If you're not sure where to start when looking for the next multi-bagger, there are a few key trends you should keep an eye out for. Typically, we'll want to notice a trend of growing return on capital employed (ROCE) and alongside that, an expanding base of capital employed. Ultimately, this demonstrates that it's a business that is reinvesting profits at increasing rates of return. However, after briefly looking over the numbers, we don't think Bloomsbury Publishing (LON:BMY) has the makings of a multi-bagger going forward, but let's have a look at why that may be.
Return On Capital Employed (ROCE): What is it?
For those that aren't sure what ROCE is, it measures the amount of pre-tax profits a company can generate from the capital employed in its business. Analysts use this formula to calculate it for Bloomsbury Publishing:
Return on Capital Employed = Earnings Before Interest and Tax (EBIT) ÷ (Total Assets - Current Liabilities)
0.092 = UK£16m ÷ (UK£242m - UK£67m) (Based on the trailing twelve months to August 2020).
So, Bloomsbury Publishing has an ROCE of 9.2%. Even though it's in line with the industry average of 9.2%, it's still a low return by itself.
In the above chart we have measured Bloomsbury Publishing's prior ROCE against its prior performance, but the future is arguably more important. If you'd like, you can check out the forecasts from the analysts covering Bloomsbury Publishing here for free.
So How Is Bloomsbury Publishing's ROCE Trending?
There are better returns on capital out there than what we're seeing at Bloomsbury Publishing. The company has employed 35% more capital in the last five years, and the returns on that capital have remained stable at 9.2%. Given the company has increased the amount of capital employed, it appears the investments that have been made simply don't provide a high return on capital.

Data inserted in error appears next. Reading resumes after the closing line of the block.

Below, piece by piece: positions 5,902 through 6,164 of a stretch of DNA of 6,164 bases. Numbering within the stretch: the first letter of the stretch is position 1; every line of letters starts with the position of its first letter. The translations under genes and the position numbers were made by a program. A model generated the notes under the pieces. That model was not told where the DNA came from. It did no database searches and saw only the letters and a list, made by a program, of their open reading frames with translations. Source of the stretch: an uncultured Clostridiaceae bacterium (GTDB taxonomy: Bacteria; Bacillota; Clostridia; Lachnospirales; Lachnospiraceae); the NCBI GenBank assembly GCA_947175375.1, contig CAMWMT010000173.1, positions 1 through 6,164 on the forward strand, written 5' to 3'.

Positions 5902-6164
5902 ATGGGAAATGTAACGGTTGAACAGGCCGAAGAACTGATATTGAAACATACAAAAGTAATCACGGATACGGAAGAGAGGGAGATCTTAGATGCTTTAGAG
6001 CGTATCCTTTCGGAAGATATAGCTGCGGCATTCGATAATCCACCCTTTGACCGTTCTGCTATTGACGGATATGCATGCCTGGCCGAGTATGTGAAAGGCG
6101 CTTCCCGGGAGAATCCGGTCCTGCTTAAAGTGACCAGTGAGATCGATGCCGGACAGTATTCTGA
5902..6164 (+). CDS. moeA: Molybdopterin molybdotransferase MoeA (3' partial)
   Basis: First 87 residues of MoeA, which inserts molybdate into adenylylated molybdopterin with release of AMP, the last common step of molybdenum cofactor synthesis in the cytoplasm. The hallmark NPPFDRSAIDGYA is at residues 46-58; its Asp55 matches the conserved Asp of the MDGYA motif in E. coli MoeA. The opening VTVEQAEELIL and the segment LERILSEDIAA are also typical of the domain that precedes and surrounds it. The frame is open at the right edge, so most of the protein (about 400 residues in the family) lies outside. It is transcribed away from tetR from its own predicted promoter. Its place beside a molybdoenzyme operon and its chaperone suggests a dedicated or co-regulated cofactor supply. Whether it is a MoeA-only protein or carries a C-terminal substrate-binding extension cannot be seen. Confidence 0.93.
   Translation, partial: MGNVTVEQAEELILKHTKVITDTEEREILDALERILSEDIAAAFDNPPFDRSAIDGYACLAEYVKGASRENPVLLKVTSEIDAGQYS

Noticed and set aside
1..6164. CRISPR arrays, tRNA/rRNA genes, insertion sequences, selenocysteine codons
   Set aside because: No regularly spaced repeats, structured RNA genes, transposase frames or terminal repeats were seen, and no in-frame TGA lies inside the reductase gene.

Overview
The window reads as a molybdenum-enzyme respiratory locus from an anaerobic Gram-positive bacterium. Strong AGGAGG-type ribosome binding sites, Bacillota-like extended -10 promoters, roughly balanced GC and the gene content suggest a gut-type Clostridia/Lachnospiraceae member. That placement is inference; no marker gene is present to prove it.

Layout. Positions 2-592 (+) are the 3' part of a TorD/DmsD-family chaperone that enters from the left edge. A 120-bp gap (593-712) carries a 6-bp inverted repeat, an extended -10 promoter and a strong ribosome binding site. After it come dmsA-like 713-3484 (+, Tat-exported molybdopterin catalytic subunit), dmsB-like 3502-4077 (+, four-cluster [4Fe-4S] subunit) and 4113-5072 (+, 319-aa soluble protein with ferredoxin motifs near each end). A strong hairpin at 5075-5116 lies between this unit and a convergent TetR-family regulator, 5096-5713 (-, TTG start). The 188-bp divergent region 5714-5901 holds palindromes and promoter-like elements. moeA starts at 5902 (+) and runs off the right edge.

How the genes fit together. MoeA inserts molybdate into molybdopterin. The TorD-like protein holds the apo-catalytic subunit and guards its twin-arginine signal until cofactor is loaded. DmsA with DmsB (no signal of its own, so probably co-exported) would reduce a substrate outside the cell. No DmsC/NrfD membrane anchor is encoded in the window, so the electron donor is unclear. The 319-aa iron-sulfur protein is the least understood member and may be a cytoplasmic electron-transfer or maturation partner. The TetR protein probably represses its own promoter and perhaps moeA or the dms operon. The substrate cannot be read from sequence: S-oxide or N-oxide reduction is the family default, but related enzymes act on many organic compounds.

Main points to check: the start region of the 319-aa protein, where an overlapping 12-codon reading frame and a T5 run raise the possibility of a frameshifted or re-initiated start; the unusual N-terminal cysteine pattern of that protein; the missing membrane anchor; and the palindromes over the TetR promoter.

The Bottom Line
In conclusion, Bloomsbury Publishing has been investing more capital into the business, but returns on that capital haven't increased. Yet to long term shareholders the stock has gifted them an incredible 132% return in the last five years, so the market appears to be rosy about its future. But if the trajectory of these underlying trends continue, we think the likelihood of it being a multi-bagger from here isn't high.
On a separate note, we've found 2 warning signs for Bloomsbury Publishing you'll probably want to know about.
For those who like to invest in solid companies, check out this free list of companies with solid balance sheets and high returns on equity.
This article by Simply Wall St is general in nature. It does not constitute a recommendation to buy or sell any stock, and does not take account of your objectives, or your financial situation. We aim to bring you long-term focused analysis driven by fundamental data. Note that our analysis may not factor in the latest price-sensitive company announcements or qualitative material. Simply Wall St has no position in any stocks mentioned.
Have feedback on this article? Concerned about the content? Get in touch with us directly. Alternatively, email editorial-team (at) simplywallst.com.